They actually used the crate and barrel on real Tigercats. Notorious tailsitters. I dont think the gear on the AMT kit would handle the amount of weight needed to keep it from tipping back 

 

  • Member since
    November 2005
  • From: Formerly Bryan, now Arlington, Texas
Posted by CapnMac82 on Friday, November 8, 2019 7:24 PM

JohnnyK
Adding weights to the engine nacells does not work very well because the weights are too close to the landing gear.

Sometime, though, you need that extra little bit.

An old buddy of mine would make impressions of the insides of engines, nose areas, and the like and use those to make molds and casting lead to use as form-fitting wieghts.

Knew of a fellow who would set up the main portions of the engines and make moulds and then cast the bodies in Lab Metal or Brittainia (very low and low temperature).

Where there is a will, ther eis a way.

  • Member since
    April 2003
  • From: USA
Posted by keavdog on Friday, November 8, 2019 6:09 PM

Thanks for the great tips.  I recently had to open up the deck under the windscreen of my f84 for this.  I have also used clear sprue for tail stand when I totally screwed up.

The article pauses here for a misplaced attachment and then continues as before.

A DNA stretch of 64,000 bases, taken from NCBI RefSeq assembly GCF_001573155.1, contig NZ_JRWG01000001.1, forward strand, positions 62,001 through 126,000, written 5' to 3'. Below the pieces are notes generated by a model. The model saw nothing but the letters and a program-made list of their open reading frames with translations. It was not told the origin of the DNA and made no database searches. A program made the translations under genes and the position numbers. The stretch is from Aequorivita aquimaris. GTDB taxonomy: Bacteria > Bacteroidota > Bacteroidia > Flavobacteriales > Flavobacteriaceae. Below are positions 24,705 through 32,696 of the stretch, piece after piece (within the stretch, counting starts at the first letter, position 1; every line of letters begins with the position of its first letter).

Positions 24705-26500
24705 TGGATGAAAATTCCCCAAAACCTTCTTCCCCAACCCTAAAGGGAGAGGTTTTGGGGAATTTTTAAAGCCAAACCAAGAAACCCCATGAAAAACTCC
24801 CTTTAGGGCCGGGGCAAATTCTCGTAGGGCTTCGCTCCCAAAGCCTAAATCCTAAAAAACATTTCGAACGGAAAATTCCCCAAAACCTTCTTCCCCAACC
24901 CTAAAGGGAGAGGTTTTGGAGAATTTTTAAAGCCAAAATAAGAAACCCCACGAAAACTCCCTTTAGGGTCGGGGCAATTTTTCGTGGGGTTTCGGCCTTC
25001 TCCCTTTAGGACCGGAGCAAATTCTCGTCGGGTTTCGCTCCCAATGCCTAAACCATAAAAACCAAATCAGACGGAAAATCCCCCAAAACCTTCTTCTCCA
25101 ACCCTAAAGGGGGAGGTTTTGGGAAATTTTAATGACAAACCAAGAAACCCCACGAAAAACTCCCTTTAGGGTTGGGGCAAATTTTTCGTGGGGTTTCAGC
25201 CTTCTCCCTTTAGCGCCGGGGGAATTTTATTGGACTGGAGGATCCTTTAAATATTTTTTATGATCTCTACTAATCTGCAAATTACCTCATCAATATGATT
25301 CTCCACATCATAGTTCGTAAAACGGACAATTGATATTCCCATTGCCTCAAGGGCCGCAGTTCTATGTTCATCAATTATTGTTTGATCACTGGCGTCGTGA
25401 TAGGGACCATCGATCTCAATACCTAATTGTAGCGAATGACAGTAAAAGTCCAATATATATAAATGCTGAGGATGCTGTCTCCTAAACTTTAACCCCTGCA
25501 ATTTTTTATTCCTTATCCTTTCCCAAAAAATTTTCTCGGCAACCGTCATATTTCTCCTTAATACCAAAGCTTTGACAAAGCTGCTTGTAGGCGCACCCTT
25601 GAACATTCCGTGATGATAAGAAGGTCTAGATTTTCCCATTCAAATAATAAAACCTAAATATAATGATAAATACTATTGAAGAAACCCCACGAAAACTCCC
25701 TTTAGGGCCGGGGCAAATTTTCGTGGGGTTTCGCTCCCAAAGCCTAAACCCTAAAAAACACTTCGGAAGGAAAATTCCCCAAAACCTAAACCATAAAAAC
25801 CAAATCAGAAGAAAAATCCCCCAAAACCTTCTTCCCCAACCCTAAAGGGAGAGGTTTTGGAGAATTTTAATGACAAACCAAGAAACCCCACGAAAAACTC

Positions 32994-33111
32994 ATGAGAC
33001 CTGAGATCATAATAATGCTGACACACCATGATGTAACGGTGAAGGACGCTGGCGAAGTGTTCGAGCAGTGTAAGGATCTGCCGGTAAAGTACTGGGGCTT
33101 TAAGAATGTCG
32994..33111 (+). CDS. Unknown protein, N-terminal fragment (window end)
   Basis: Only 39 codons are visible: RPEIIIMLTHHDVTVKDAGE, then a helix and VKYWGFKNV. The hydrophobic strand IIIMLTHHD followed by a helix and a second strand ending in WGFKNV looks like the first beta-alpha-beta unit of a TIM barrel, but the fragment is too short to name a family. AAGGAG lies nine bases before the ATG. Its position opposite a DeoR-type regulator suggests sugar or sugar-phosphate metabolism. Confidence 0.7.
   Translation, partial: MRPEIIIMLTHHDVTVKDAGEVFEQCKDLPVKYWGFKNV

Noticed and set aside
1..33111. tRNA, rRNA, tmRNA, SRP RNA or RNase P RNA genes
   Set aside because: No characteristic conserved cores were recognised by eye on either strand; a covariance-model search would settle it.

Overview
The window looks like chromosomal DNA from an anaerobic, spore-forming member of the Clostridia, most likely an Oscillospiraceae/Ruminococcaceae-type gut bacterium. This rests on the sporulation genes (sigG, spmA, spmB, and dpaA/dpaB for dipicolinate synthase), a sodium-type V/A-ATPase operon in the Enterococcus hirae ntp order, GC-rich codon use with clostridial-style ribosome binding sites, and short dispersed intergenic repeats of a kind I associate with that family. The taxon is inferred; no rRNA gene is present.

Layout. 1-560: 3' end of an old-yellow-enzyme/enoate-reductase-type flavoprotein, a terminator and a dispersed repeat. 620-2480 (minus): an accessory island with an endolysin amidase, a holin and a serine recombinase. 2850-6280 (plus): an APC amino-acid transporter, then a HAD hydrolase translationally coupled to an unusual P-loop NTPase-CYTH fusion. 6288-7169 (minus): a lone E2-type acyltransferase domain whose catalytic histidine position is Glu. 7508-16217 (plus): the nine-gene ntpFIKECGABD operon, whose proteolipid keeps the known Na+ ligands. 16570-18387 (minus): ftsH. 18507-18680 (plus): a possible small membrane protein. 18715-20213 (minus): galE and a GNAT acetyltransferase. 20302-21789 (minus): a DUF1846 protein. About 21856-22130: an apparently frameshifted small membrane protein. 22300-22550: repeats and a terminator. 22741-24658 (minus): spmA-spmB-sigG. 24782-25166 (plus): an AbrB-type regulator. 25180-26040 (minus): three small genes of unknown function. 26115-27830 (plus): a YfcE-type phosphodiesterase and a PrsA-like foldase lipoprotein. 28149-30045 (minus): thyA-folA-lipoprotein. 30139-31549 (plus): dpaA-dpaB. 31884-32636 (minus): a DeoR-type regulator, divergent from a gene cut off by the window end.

The AMT F7F tigercat kit came with a barrel and a crate for the tail stand.  Creative

Thanks,

John

  • Member since
    March 2015
Preventing a plane from being a tail sitter.
Posted by JohnnyK on Friday, November 8, 2019 5:57 PM

 

I am currently working on a Monogram 1/48, B-25. This has a tricycle landing gear setup, and the instructions indicate that a crew ladder is to be used to hold up the tail of the model. I do not like that solution, so I'll be adding weights to the nose to prevent a tail sitter. Unfortunetly, most model manufacturers do not include weights, nor do they indicate how much weight is required to keep the nose down. Tamiya does include weights on some of its models. 

 

Now, the big problem is determining just how much weight is required to prevent a tail sitter. I could just guess, but what happens if I underestimate? I would like to share a pretty much fool-proof way of determining the required amount of nose weight.